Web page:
"Alles hat seinen Sinn."

Translation:Everything has a reason.

January 6, 2013

This discussion is locked.


"Point" is one possible translation of "Sinn", and "Everything has its point." conveys the same meaning as the acceptable answers, yet it's currently marked as wrong.


Hello. Is "alles" normally masculine like in this sentence, or does it depend on the context of the sentence?


generally neutral/abstract like everything "alle" can be masculine or feminine or neutral (all books, all women, all men)


OK. So if it depends on the context, what about this sentence tells us that we should use "seinen"?


Alles hat einen Sinn? is this 100% equivalent to Alles hat seinen Sinn


I think "Alles hat einen Sinn" = "Everything has a reason" and "Alles hat seinen Sinn" = "Everything has its reason". The difference is subtle, but I think 'einen' has a more general feeling to it, and 'seinen' would imply a specific reason.


how does "Sinn" differ from "Grund"?


Sinn = sense, Grund = reason I think this lesson is incorrect and it should use Grund, but I'm not a native


Everything has his sense?

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"Everything" is hardly a "he", certainly not in English. But beyond that I am actually lost (see my question below).


why is "seinen" used here? Doesn't that mean "his"?


As far as I fathom it, it relates to "Alles" and it means "its" -- Everything has its reason.

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Everything has its own meaning is wrong.. Why?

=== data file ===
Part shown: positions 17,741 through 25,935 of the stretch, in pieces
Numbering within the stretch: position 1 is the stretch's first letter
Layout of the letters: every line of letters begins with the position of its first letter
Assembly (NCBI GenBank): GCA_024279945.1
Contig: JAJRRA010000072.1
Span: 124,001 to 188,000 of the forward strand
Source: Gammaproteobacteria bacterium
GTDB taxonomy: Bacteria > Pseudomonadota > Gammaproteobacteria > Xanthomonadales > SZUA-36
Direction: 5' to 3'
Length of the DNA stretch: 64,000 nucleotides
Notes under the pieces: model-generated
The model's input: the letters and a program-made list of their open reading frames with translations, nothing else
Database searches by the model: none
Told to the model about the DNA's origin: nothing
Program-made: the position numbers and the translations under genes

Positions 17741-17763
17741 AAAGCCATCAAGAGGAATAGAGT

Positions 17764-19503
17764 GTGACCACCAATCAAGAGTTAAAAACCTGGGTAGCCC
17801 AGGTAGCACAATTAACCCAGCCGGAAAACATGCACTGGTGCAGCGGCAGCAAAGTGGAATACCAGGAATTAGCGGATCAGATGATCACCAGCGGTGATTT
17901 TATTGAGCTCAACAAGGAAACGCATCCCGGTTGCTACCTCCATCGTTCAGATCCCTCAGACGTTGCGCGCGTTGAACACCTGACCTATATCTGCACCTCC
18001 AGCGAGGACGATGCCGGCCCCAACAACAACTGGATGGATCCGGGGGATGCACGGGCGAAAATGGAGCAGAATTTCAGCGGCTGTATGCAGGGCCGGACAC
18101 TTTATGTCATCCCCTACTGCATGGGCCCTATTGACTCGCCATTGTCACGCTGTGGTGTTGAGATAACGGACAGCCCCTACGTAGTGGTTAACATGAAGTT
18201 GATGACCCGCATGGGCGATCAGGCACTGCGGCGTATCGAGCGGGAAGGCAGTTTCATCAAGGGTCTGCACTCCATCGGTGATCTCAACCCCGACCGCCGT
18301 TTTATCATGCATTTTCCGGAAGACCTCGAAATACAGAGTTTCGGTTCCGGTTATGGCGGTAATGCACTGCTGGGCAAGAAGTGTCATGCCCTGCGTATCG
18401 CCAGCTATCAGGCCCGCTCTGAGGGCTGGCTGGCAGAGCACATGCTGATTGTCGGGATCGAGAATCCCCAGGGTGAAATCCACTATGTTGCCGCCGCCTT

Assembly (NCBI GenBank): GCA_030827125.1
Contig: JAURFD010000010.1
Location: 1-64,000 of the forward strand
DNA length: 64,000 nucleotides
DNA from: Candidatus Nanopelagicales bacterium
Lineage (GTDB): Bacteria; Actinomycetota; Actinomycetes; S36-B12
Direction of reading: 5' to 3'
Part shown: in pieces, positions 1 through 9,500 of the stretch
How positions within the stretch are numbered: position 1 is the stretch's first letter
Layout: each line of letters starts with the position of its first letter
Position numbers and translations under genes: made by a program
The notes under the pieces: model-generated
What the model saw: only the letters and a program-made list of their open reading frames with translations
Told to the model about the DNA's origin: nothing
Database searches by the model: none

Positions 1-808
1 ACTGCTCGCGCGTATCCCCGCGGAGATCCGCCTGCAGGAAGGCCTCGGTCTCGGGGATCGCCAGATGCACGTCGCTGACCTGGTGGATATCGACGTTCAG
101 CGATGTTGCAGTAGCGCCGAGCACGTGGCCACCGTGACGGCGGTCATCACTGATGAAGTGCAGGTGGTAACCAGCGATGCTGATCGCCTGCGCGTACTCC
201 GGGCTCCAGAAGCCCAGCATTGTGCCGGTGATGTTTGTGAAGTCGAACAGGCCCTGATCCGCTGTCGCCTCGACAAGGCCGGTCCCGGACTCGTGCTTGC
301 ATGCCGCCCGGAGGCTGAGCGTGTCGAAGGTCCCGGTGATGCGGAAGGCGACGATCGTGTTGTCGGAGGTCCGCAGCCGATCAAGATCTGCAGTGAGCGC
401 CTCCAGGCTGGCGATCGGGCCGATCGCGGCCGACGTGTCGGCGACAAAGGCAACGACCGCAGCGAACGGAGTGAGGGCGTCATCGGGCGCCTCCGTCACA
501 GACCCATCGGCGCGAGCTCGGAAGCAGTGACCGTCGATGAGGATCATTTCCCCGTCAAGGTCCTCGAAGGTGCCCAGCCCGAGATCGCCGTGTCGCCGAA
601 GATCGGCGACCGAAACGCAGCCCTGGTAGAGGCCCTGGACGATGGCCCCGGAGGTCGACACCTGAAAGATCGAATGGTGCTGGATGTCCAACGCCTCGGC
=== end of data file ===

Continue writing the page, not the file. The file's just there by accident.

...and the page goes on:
You've added the word "own" to your translation, while there is no "eigenen" in the sentence.


Am I the only one completely unable to hear the "s" in seinen??? I was sure the voice said "alles hat einen Sinn" even when listening to it carefully

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German speakers: could one of you please explain why "seinen" is used here. I would understand if the sentence were "Jeder hat seinen Sinn" since "jeder" is unquestionably masculine. However "alles" is "all/everything", so I would expect it to be either plural or neuter by default.


It seems "alles" typically goes with "sein-" (its/one's), and "alle" often goes with "ihr-" (their) but seems OK with "sein-" as well. "sein-" can be neuter and does not have to be masculine. Disclaimer - I speak only Duo-Deutsch. XD


As klang wie "Alles hat einen Sinn". Aber das hat die Gleiche Bedeutung. Oder?


Just a guess, but does sein here refer to god? That sounds like it would be a German turn of phrase.


Could one of the mods clear this one up please. There are at least 2 views i.e. that 'seinen' is masculine as it refers to 'der Sinn' or that seinen actually refers to alles (with no explanation of why it's masculine). I had the same question as the others but don't see any reliable/definitive answer as to why 'seinen' is used and whether it refers to 'alles' or 'der Sinn'


what about "meaning" as a translation for Sinn. it make more sense


Why is not the translation: Everything has its meaning

[deactivated user]

    This is not the meaning of "Sinn" with which I am familiar: I remember a folksong from my youth in German class:

    Du, du liegst mir im Herzen.

    Du, du liegst mir im Sinn...,

    the singer indicating that his (unappreciative) beloved is in his heart and mind.


    I believe that Sinn can also mean sense. "Es macht kein Sinn" means "It makes no sense". Right?

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